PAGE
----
Running Backs: A
Ray Rice and Bernard Pierce each rushed for over 100 yards, the first time the Ravens have had two backs accomplish the feat since the Dallas game in 2008. Rice added 51 receiving yards, including a 27-yard touchdown. He ran with power, catching the Giants in blitzes multiple times to pick up quick yards up the middle. Pierce was extremely impressive running through arm tackles and getting around the corner. He followed a huge block by fullback Vonta Leach on a lead draw and exploded up the seam for 78 yards before running out of gas at the goal line. Jim Caldwell has worked Anthony Allen into the offense a bit the last two weeks and Allen responded with a nice catch he turned upfield for a first down.
Wide Receivers: A-
The Giants had no answer for Anquan Boldin, who caught all seven balls thrown his way for 93 yards. A run of the last six catches he made all went for first down conversions. He left the game with six minutes remaining in the third quarter after landing on his shoulder extending for his second-best catch of the day. The most impressive play for Boldin was a catch in full stride up the right hashes where he spun through three tackles for a 39-yard gain on third-and-very long. He was flagged for a questionable holding call that brought back a nice run by Pierce around the right end.
Torrey Smith ran very effective patterns to get open and made some tough catches on back shoulder fades and slants, but he also allowed a couple of passes to clank off his hands.
Jacoby Jones had one catch near the goal line, spinning to extend the ball into the end zone, initially called a TD, but later reversed. More on that reversal later.
Tight Ends: B
Ed Dickson was finally back in action, and while he didn’t figure in the game much, the offense seems to run better with both tight ends in the game. Dennis Pitta waited until midway in the third quarter before he had a catch, but finished with four catches on five targets, including a fine grab with two defenders around him that went for 36 yards.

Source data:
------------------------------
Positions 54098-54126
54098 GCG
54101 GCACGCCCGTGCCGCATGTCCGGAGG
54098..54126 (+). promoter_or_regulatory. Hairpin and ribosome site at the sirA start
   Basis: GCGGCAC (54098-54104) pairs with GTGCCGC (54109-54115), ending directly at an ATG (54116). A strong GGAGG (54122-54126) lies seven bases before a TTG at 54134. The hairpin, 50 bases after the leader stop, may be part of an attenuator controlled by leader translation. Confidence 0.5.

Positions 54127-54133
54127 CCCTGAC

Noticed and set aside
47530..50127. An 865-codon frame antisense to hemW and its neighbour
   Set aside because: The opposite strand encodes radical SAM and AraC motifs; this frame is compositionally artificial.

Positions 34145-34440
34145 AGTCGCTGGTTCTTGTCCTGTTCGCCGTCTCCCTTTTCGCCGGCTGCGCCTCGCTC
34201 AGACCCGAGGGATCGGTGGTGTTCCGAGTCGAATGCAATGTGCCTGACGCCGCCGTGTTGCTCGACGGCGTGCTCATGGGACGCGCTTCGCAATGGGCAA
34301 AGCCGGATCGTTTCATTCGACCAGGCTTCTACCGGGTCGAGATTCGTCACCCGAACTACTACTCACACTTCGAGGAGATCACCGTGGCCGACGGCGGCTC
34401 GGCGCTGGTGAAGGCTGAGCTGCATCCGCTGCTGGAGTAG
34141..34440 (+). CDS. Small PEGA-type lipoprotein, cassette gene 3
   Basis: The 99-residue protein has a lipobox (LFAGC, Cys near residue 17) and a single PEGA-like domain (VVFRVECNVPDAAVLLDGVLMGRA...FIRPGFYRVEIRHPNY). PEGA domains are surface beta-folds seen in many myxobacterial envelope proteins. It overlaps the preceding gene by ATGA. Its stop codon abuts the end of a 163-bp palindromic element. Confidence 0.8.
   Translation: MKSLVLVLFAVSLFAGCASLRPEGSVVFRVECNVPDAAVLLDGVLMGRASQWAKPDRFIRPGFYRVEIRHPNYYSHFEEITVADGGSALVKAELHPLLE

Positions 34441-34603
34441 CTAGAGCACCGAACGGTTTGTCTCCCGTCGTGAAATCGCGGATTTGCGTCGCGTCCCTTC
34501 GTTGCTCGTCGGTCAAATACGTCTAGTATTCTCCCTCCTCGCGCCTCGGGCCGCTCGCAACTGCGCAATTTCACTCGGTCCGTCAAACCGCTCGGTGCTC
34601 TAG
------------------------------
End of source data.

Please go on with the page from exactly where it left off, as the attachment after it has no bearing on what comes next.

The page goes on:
Other than tackling Osi Omenyera when he was beat on an inside move, Michael Oher rebounded with a nice game. He provided reliable protection on the left side, got to the second level to make a number of blocks and sealed the edge nicely when called upon, including a short yardage pitch that went for 14 yards.
On the opposite side Kelechi Osemele looked quick to cut off defenders in space and played with better technique, using a wide base to set up and easily win his one-on-one battles. He showed a tremendously strong punch to neutralize and blow back defenders.
Bryant McKinnie saw a number of snaps in short yardage and seemed to play with a lot of motivation, even on running plays near the goal line where he has looked indifferent in past games.
Interior Line: B
Other than Matt Birk getting blown into the backfield on stretch blocking runs, this group played well. Having Marshal Yanda back seemed to help. He made some nice lead blocks, but was beaten once by Jason Pierre-Paul for a run stuff in the red zone to force a field goal.
Jah Reid made a number of very good lead blocks. He had one bad series where he allowed Chris Canty to blow past untouched on two plays as the left guard tried to get to the linebacker, allowing the play to be blown up in the backfield.
The Ravens corners shut down the Giants’ big-gun receivers Hakeem Nicks and Victor Cruz, holding them to one three-yard catch combined.
Cary Williams gave up one big play, a 43-yard catch by Rueben Randle. Williams was in good position but failed to make a play on the ball. Overall he provided tight coverage and did later make a nice adjustment to ball in the air at the goal line, slapping it away and nearly allowing Ed Reed to come down with it.
Chykie Brown got the start over Jimmy Smith and it paid off. Although Brown was a step late at times, and susceptible to double moves and comeback routes, he recovered well and made plays. He allowed Dennis Hixon to run past him to the corner of the end zone for an easy score late. He was effective in run support, as was Cory Graham playing the nickel.
Subbing for the injured Bernard Pierce, James Ihedigbo again came to play. He was able to get a two quarterback hits on Manning as a blitzer and closed well at the line of scrimmage, picking up four tackles.
Ed Reed played fast over the middle. He was ineffective on the goal line attempting to stop David Wilson’s TD run right at him. He also got flagged for another personal foul closing on a defenseless receiver that he hit just high enough in the chest to clip the helmet on initial contact.
Omar Brown was up from the practice squad and contributed right away with a sack coming off the edge.